By Brian Nixon, ASSIST News Service

Separating fantasy from reality


A recent poll conducted in Iceland found 0% of people under twenty-five believe the creation story as described in Genesis, yet, according to a separate poll, fifty-four percent of Icelandic people believe in elves.

A recent poll conducted in Iceland found 0% of people under twenty-five believe the creation story as described in Genesis1, yet, according to a separate poll, fifty-four percent of Icelandic people believe in elves2.

The contrast between the two belief systems seem odd to me. True, both beliefs require a semblance of faith. Yet it seems that one belief has a basis in reality: creation, pointing to a Creator (nothing can create something after all). And the other belief seems quirky (the reality of elves). To my knowledge there is no strong scientific substantiation for elves. Yet this fact doesn't seem to stop over half of the Icelandic population from believing elves exist.

Even more fascinating, there's been some environmental trouble in Iceland due to elves: a road project was put on hold. As the Atlantic reported, "Jónsdóttir, a greying and spectacled seer who also operates an 'elf garden' in nearby Hafnarfjörður, believes the field is highly populated by elves, huldufolk (hidden people), and dwarves, many of whom, she says, have recently fled the area while the matter is settled"3.

Yep, you read it. Folks fought the road because it would endanger elves in the area!

The atheist would decry both worldviews (God and elves) as examples of bad belief, not rooted in either reality or science. But the contrast between the two beliefs couldn't be more stark.

As an example, there are dozens of reasons to believe God exists, all requiring a type of evidence (logical, historical, scientific-archaeological, etc.).

Are we in an
anti evidence
Here's just a sampling: the ontological argument (being—why something rather than nothing), the cosmological argument (first cause), the teleological argument (design), the moral argument (ethics, right and wrong), and fine-tuning argument (why is nature conducive for life). Philosopher Peter Kreeft lists 20 arguments for the existence of God, all logical and based in reality4.

Compare this with belief in elves. To my understanding the belief is rooted in two major areas: culture and eyewitness accounts. Culture is concerned with what a people group stresses to be true, regardless of its scientific or actual basis (what Francis Beckwith and Greg Koukl call "cultural relativism"5). And though Iceland would not take an official stance on elves, there's been a deep cultural tradition in Iceland that gives elves a life outside of the evidence. Icelandic belief in elves could be likened to other cultural beliefs: Santa Claus, Easter Bunny, etc. But without any type of scientific or archaeological evidence for the tradition, a lack of sure footing for the belief is elusive.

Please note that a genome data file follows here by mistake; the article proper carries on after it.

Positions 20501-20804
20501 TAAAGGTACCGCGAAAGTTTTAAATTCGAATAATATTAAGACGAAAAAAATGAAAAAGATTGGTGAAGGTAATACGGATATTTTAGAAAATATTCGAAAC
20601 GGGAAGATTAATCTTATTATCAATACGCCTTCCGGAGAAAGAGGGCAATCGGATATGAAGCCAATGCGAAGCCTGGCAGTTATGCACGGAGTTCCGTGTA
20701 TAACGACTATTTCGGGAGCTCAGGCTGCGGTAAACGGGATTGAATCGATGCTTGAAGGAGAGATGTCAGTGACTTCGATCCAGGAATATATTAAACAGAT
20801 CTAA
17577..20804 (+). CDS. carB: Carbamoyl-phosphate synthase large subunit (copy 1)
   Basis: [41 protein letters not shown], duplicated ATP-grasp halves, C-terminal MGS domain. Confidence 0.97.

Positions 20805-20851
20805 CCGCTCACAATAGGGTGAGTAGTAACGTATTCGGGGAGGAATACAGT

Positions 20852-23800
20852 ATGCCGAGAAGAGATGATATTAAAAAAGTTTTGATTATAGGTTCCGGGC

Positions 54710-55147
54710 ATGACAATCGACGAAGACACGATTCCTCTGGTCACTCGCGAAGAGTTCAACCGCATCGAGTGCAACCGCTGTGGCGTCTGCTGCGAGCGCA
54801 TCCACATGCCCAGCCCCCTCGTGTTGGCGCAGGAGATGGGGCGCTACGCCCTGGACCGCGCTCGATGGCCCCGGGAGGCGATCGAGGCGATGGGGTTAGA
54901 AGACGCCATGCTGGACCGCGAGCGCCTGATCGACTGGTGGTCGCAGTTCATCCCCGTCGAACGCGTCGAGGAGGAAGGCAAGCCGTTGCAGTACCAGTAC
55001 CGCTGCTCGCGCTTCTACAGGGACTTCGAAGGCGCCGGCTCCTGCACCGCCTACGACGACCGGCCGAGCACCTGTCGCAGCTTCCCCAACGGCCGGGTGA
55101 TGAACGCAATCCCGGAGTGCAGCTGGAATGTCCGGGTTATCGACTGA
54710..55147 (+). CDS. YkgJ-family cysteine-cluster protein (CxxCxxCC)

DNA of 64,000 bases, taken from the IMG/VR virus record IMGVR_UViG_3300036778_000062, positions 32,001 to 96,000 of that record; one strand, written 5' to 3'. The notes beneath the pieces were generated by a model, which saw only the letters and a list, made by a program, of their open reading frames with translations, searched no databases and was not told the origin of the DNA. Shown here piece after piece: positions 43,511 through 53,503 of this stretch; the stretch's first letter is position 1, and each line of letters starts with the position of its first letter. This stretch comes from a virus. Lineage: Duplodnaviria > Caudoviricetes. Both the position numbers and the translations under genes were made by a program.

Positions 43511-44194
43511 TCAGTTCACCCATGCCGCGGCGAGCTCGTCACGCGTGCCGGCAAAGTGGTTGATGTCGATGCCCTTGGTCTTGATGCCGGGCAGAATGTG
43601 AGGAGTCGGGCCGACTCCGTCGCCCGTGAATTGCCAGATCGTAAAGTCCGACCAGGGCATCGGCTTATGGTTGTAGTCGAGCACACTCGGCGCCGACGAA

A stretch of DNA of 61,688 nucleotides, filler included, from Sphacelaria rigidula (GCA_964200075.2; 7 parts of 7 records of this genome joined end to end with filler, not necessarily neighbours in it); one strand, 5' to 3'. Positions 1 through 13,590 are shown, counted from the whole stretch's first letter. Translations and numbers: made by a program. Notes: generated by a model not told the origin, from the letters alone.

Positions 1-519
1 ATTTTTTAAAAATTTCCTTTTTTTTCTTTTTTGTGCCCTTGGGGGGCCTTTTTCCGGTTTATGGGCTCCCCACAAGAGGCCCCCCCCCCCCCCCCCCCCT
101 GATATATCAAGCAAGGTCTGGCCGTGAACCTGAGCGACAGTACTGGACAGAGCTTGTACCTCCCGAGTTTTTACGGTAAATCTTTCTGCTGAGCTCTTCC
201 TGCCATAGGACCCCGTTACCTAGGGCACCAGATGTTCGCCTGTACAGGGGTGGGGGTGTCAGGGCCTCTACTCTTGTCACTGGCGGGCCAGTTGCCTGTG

Secondly, the eyewitness accounts. Just like people that have seen UFOs, there have been accounts of people seeing elves6. But eyewitness accounts, independent of other supporting evidence (consistent written documentation, multiple eyewitnesses, changes in history, scientific, archaeological, etc.), are not always a good gauge for the reality of an object. Just because a person says he or she saw something doesn't mean that they did. Other factors can influence sight (mental state, weather, atmospheric conditions, etc.). And sometimes someone may think they are seeing one thing when in fact they are seeing something else, a similar object or thing (e.g. an airplane, not a UFO). So sight, independent of supporting evidence, can lead to false ideas.

This being said, I'm intrigued why one set of beliefs is denied (Genesis 1) and another set of beliefs is upheld (elves), even when one holds greater historical, logical, and evidential strength (Genesis 1, when properly interpreted, that is). I think it is safe to ask: are we in an anti-evidence mindset in our world?

And don't get me wrong: I'm not an elf-hater. I, like so many other people, enjoy them as a product of our creative mind. But for my own sanity and to support an evidence-based existence, we must find a way to clearly demarcate the valid from the visionary.

  4. Handbook of Christian Apologetics, chapter 2.
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